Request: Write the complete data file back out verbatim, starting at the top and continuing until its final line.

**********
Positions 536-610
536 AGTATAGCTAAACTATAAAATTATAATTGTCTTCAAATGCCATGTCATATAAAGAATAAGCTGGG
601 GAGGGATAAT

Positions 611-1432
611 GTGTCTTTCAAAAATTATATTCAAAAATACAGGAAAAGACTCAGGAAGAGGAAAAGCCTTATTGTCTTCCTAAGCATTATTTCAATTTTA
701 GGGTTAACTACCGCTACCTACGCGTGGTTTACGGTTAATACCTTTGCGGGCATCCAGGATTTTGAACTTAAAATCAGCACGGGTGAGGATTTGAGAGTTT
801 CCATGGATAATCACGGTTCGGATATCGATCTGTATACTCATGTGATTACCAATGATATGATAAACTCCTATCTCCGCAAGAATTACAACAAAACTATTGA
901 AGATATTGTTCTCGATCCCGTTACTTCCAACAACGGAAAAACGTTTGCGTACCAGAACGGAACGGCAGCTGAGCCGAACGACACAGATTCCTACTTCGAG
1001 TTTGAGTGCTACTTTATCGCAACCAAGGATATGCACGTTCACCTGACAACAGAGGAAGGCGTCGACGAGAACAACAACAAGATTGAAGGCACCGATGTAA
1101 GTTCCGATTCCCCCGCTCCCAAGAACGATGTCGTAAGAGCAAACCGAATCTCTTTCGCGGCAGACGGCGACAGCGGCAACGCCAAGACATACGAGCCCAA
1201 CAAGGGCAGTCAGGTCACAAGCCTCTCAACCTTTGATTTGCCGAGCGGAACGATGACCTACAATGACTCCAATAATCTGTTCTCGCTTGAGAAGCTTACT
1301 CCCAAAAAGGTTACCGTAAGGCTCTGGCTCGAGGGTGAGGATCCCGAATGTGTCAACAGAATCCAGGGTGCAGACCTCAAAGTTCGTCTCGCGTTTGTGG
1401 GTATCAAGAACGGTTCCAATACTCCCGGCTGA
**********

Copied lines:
Positions 536-610
536 AGTATAGCTAAACTATAAAATTATAATTGTCTTCAAATGCCATGTCATATAAAGAATAAGCTGGG
601 GAGGGATAAT

Positions 611-1432
611 GTGTCTTTCAAAAATTATATTCAAAAATACAGGAAAAGACTCAGGAAGAGGAAAAGCCTTATTGTCTTCCTAAGCATTATTTCAATTTTA
701 GGGTTAACTACCGCTACCTACGCGTGGTTTACGGTTAATACCTTTGCGGGCATCCAGGATTTTGAACTTAAAATCAGCACGGGTGAGGATTTGAGAGTTT
801 CCATGGATAATCACGGTTCGGATATCGATCTGTATACTCATGTGATTACCAATGATATGATAAACTCCTATCTCCGCAAGAATTACAACAAAACTATTGA
901 AGATATTGTTCTCGATCCCGTTACTTCCAACAACGGAAAAACGTTTGCGTACCAGAACGGAACGGCAGCTGAGCCGAACGACACAGATTCCTACTTCGAG
1001 TTTGAGTGCTACTTTATCGCAACCAAGGATATGCACGTTCACCTGACAACAGAGGAAGGCGTCGACGAGAACAACAACAAGATTGAAGGCACCGATGTAA
1101 GTTCCGATTCCCCCGCTCCCAAGAACGATGTCGTAAGAGCAAACCGAATCTCTTTCGCGGCAGACGGCGACAGCGGCAACGCCAAGACATACGAGCCCAA
1201 CAAGGGCAGTCAGGTCACAAGCCTCTCAACCTTTGATTTGCCGAGCGGAACGATGACCTACAATGACTCCAATAATCTGTTCTCGCTTGAGAAGCTTACT
1301 CCCAAAAAGGTTACCGTAAGGCTCTGGCTCGAGGGTGAGGATCCCGAATGTGTCAACAGAATCCAGGGTGCAGACCTCAAAGTTCGTCTCGCGTTTGTGG
1401 GTATCAAGAACGGTTCCAATACTCCCGGCTGA